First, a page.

Background: The present study is rooted in a cognitive-metacognitive approach. The study examines two ways to structure group interaction: one is based on worked-out examples (WE) and the other on metacognitive training (MT). Both methods were implemented in cooperative settings, and both guided students to focus on the problem's essential parts and on appropriate problem-solving strategies.
Aims: The aim of the present study is twofold: (a) to investigate the effects of metacognitive training versus worked-out examples on students' mathematical reasoning and mathematical communication; and (b) to compare the long-term effects of the two methods on students' mathematical achievement.
Sample: The study was conducted in two academic years. Participants for the first year of the study were 122 eighth-grade Israeli students who studied algebra in five heterogeneous classrooms with no tracking. In addition, problem-solving behaviours of eight groups (N = 32) were videotaped and analysed. A year later, when these participants were ninth graders, they were re-examined using the same test as the one administered in eighth grade.
Method: Three measures were used to assess students' mathematical achievement: a pretest, an immediate post-test, and a delayed post-test. ANOVA was carried out on the post-test scores with respect to the following criteria: verbal explanations, algebraic representations and algebraic solution. In addition, chi-square and Mann-Whitney procedures were used to analyse cooperative, cognitive, and metacognitive behaviours.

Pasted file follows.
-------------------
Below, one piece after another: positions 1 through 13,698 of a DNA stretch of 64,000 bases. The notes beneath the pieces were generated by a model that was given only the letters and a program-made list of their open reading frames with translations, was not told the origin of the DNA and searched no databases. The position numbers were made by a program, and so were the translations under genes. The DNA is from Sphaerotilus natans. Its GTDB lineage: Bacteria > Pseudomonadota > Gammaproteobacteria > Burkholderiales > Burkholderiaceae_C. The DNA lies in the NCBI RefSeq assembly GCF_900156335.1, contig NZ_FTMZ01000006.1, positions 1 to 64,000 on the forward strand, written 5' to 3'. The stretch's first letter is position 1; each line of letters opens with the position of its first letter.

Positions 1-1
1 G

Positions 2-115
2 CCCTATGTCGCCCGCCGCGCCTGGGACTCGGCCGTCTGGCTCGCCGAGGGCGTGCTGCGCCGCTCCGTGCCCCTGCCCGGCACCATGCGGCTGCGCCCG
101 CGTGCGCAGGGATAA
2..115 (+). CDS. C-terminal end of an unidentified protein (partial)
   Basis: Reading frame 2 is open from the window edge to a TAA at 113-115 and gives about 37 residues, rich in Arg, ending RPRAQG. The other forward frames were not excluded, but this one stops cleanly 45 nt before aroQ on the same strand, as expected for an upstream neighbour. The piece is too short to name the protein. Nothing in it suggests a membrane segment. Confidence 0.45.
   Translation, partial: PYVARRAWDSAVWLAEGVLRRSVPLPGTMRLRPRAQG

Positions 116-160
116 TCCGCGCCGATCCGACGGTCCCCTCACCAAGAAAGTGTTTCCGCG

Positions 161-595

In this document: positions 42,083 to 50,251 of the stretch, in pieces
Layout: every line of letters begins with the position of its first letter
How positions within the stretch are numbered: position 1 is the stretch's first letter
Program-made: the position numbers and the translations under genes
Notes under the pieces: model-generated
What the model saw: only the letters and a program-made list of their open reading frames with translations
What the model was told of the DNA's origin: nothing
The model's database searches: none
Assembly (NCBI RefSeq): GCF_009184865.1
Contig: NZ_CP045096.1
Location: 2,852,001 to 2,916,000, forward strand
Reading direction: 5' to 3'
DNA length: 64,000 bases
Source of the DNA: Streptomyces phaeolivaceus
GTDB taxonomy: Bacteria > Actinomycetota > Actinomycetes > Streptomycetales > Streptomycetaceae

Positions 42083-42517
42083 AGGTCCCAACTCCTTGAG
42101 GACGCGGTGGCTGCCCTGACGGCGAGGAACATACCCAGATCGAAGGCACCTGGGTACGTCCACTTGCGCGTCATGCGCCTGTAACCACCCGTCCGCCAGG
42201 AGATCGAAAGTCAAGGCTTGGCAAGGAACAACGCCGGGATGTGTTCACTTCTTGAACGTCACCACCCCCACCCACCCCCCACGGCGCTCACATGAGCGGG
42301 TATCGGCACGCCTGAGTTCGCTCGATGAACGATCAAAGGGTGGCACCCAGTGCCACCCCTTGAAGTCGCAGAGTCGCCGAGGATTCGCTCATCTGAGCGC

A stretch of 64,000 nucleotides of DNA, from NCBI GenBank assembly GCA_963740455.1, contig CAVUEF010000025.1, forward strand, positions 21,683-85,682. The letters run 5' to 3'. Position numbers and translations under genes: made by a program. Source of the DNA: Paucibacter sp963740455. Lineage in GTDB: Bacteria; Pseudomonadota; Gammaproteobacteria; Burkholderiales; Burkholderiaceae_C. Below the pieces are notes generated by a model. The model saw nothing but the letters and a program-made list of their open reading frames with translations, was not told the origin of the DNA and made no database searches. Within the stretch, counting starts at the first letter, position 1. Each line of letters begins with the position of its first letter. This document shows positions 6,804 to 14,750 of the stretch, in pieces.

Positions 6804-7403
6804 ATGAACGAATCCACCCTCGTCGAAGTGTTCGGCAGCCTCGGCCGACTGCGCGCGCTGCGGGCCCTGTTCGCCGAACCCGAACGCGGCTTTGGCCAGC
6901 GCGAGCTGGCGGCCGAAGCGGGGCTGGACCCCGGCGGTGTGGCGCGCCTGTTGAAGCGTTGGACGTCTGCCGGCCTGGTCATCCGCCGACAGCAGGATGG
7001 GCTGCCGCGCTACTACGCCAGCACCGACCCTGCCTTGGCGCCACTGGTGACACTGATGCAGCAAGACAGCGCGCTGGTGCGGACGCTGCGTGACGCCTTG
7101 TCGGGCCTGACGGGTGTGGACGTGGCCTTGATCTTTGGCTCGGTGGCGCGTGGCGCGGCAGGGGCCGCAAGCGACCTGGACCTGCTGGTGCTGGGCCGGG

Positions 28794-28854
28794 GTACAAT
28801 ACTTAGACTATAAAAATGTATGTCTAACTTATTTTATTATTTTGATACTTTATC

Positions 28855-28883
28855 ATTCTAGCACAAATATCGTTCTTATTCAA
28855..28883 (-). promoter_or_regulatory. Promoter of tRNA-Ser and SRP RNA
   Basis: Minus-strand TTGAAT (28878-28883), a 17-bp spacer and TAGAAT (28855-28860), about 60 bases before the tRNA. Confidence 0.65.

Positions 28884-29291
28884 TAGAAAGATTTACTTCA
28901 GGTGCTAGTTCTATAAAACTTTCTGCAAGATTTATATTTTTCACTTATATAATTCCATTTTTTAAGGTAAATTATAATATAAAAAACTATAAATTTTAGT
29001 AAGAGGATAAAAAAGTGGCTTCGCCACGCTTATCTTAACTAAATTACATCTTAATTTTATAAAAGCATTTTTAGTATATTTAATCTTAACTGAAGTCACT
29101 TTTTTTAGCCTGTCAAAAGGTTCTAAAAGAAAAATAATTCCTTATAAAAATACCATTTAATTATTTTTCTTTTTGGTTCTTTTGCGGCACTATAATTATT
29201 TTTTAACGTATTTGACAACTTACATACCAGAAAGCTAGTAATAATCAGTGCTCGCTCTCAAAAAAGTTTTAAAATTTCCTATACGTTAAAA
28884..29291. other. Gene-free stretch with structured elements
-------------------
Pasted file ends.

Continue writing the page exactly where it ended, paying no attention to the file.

Results: Within cooperative settings, students who were exposed to metacognitive training outperformed students who were exposed to worked-out examples on both the immediate and delayed post-tests. In particular, the differences between the two conditions were observed on students' ability to explain their mathematical reasoning during the discourse and in writing. Lower achievers gained more under the MT than under WE condition.
Conclusions: The findings indicate that the kind of task and the way group interaction is structured are two important variables in implementing cooperative learning, each of which is likely to have different effects on mathematical communication and achievement outcomes.